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Alleged Rebel Leader Convicted of Terrorism, Sentenced to 13 Years

May 3, 1996

SAN CRISTOBAL DE LAS CASAS, Mexico (AP) _ An alleged leader of the Zapatista rebels has been sentenced to 13 years in prison, even though the key witness against him has disappeared.

Javier Elorriaga Berdegue was convicted Thursday by a federal judge in the Chiapas state capital of Tuxtla Gutierrez on charges of conspiracy, rebellion and terrorism.

Prosecutors claim he is Comandante Vicente of the Zapatista National Liberation Army, which launched an insurgency to pressure the government to improve conditions for Indian peasants in Mexico’s impoverished south.

Elorriaga has denied involvement with the rebels.

Human rights lawyers criticized the conviction and called into question both the credibility of the Mexican judicial system and the sincerity of the government in peace talks with the rebels.

``It shows it was a political decision to maintain (him) as a prisoner, because the judge did not follow the law,″ said Elorriaga attorney Pilar Noriega, who works with the social services group Coordinating Council of Non-Governmental Organizations for Peace.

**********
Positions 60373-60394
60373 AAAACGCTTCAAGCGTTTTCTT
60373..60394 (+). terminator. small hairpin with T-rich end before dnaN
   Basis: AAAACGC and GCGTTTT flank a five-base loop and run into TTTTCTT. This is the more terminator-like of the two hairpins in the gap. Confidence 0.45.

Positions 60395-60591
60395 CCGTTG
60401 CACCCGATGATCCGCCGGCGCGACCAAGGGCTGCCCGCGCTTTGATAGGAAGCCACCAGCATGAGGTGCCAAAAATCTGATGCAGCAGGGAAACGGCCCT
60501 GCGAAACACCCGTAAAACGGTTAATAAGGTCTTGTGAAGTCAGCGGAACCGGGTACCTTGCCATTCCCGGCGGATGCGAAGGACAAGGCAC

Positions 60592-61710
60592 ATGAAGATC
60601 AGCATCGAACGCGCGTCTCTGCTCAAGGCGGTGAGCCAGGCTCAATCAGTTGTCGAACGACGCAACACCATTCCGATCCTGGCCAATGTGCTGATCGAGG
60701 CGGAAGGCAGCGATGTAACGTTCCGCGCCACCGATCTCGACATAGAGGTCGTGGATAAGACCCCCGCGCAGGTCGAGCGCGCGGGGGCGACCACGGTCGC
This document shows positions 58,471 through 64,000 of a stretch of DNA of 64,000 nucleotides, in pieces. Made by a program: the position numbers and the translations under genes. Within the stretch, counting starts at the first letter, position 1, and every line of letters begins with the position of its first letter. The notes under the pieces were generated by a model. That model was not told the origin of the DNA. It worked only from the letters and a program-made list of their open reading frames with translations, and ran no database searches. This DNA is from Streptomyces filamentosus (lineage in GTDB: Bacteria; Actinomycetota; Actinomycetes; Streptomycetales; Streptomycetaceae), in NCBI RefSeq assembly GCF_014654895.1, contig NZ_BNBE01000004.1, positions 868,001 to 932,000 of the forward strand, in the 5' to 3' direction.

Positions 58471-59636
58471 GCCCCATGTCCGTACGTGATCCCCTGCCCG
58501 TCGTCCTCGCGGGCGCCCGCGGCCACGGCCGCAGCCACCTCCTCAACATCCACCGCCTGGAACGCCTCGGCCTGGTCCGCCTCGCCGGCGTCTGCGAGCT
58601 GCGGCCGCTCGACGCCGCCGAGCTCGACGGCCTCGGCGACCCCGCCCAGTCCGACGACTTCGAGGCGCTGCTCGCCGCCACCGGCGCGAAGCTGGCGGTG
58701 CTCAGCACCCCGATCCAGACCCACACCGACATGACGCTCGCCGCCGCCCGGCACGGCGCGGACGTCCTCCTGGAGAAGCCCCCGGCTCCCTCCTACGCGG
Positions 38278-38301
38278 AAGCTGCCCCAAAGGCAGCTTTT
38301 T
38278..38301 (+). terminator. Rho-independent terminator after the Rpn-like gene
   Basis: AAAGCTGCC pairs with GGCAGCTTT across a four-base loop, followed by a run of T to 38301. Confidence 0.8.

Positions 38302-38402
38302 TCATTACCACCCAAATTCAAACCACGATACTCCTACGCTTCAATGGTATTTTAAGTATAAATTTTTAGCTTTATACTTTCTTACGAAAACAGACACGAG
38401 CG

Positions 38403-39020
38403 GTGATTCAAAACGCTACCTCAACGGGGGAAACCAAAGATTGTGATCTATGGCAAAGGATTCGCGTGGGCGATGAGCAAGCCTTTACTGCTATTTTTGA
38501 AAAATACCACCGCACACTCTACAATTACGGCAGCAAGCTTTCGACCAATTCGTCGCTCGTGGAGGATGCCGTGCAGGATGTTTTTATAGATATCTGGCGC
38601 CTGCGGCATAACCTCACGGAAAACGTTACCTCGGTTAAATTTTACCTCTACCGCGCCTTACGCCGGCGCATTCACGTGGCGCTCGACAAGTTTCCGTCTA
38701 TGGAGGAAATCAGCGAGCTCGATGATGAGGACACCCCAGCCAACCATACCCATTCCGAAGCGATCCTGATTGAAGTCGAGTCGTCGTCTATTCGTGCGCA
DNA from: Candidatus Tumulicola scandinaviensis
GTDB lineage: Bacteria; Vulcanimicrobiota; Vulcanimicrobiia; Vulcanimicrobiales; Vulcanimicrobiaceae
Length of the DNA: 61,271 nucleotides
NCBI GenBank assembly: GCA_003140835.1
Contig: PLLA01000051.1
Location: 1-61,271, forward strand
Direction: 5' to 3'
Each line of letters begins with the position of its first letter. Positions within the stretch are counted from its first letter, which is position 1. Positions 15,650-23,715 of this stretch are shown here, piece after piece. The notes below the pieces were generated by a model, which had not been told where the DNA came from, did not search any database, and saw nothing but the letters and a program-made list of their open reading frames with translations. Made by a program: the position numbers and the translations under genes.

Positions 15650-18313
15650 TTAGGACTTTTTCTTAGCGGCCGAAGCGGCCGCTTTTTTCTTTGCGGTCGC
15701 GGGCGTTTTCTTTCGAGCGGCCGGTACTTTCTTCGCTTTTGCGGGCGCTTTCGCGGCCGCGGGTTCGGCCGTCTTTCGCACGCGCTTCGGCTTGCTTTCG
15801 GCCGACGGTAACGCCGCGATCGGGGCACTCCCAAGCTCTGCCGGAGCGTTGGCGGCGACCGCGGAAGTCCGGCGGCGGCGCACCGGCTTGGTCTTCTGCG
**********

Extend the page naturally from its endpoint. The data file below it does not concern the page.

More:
``It is a sign that, in reality, the government does not have the will for dialogue.″

Elorriaga, 35, denies that he belongs to the Zapatista Army or participated in the rebels’ uprising on Jan. 1, 1994. He has filed an appeal.

Noriega, in a telephone interview from Mexico City, said there had been no evidence offered to prove Elorriaga’s alleged connection to the rebels.

Mexican law requires that defendants’ accusers appear for cross-examination, but Elorriaga’s accuser was Salvador Morales Garibay, an allegedly disgruntled Zapatista leader who disappeared after giving a statement to a Mexico City judge.

Morales failed to show up for six separate hearings, and his whereabouts are unknown.

``We’re talking about a ghost, someone who doesn’t exist,″ said attorney Marina Patricia Jimenez of the Fray Bartolome de las Casas Human Rights Center in San Cristobal.

Rebel leader Subcommandante Marcos has said Elorriaga was a courier who ferried secret letters between him and President Ernesto Zedillo in an attempt to arrange peace talks.

Also convicted Thursday was Sebastian Entzin Gomez, an 18-year-old Tzeltal Indian, who was sentenced to six years in prison on charges of conspiracy and rebellion.

Noriega said that conviction was based on a supposed confession through an interpreter who did not speak Entzin’s language. His accuser also was Morales.

At least 145 people died at the beginning of the rebellion before the government declared a cease-fire. The two sides have been in peace negotiations for a year, but have made little progress.

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